Cairo’s significant loss comes if the conflict continues for a long time in Khartoum and its main forces enter into a political crisis that disrupts the installation of a strong central government. Sudan will leave Egypt’s balance regarding the Renaissance Dam at that time. Cooperation and coordination with its government are vital in confronting Ethiopian arrogance, as Addis Ababa repeatedly refused to sign a binding agreement on filling and operating the dam in a way that does not harm the interests of Egypt and Sudan.
The Ethiopian Foreign Ministry hinted a few days ago that the file of the Renaissance Dam remains frozen until the crisis in Sudan is over, which indicates a lack of willingness to talk about negotiations that initially were stalled for about two years and forced Cairo to wait for more at a time when Addis Ababa is preparing to begin on a process. The fourth filling of the Renaissance Dam is expected to result in severe damage, unlike the previous three times.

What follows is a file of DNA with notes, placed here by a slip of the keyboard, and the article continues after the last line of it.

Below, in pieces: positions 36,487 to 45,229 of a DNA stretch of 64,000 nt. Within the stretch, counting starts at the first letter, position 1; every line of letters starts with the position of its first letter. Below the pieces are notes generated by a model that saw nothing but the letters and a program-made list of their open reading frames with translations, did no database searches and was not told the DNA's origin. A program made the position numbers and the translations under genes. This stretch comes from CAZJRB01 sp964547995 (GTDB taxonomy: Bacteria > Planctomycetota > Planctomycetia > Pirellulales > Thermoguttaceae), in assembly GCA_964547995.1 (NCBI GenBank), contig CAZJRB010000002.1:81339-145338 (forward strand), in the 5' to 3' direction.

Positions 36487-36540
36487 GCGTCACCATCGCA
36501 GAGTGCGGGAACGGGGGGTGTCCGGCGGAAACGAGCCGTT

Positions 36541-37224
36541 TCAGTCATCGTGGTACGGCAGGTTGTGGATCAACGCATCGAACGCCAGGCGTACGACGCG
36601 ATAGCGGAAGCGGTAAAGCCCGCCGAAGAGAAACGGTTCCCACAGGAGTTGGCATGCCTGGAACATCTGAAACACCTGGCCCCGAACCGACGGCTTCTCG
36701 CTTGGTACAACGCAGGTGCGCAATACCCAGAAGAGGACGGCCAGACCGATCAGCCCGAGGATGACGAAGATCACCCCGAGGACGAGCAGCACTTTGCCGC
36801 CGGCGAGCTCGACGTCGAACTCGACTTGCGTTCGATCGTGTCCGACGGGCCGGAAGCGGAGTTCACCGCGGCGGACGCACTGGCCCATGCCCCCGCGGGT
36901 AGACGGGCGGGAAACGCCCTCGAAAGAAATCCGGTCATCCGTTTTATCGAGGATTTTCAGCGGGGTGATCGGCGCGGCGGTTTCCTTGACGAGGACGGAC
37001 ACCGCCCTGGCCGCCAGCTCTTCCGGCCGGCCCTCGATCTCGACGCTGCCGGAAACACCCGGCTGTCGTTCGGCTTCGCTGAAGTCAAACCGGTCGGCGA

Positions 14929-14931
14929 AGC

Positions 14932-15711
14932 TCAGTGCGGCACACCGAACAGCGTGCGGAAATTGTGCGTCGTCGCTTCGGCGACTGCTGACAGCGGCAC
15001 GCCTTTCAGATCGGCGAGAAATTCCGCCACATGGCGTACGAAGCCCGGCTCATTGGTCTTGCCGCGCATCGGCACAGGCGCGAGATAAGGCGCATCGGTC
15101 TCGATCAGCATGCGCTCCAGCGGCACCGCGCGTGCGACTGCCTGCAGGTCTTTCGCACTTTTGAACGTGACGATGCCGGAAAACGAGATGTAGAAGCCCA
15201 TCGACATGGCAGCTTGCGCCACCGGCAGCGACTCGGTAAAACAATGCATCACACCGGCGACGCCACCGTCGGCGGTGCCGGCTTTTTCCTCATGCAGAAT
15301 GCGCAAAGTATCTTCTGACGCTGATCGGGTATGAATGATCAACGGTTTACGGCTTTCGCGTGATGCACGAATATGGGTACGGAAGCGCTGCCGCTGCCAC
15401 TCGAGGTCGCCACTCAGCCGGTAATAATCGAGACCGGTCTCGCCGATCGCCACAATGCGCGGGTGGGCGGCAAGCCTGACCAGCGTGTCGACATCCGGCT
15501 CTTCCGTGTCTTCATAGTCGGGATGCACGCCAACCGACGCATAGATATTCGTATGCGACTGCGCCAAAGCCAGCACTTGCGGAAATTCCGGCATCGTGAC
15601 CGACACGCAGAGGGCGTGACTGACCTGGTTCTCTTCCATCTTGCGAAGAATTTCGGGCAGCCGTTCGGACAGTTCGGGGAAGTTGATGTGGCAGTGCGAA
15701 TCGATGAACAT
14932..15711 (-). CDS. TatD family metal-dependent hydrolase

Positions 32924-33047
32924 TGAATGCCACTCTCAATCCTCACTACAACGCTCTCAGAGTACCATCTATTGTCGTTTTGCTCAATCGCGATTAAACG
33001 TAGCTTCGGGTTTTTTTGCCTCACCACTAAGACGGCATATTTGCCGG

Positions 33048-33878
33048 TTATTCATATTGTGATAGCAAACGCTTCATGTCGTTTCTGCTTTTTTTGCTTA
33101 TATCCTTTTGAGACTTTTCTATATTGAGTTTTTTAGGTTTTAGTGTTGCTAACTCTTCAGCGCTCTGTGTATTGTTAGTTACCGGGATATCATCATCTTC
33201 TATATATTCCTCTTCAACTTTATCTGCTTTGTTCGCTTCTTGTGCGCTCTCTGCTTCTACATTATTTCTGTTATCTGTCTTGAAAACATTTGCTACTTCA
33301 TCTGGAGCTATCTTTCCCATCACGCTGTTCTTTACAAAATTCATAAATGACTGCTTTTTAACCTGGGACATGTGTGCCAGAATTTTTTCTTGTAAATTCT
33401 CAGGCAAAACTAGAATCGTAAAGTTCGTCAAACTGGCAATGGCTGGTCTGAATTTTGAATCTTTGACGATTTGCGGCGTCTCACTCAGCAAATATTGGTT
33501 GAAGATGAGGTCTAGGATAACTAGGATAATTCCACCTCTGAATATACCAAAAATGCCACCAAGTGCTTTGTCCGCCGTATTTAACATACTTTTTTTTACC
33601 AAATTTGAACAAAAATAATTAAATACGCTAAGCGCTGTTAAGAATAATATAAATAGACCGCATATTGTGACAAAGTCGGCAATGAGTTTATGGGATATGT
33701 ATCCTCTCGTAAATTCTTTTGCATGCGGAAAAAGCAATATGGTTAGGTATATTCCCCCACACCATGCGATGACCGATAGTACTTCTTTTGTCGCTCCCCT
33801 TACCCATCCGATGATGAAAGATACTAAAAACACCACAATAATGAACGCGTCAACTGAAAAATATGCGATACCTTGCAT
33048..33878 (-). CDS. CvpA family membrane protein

That Cairo searches for new ways to defend its interests at a compassionate time when critical and complex regional challenges converge on it, which have increased with its sometimes exaggerated tendency to distance itself from engagement with its surroundings and its preoccupation with arranging its internal conditions, even though its history says that it faces challenges Big as it expands into the interior, which requires a decisive turn before the parties take over the joints of the solution and the contract in the region, to the detriment of Egypt’s interests.
Muhammed Abu Al-Fadl – Egyptian writer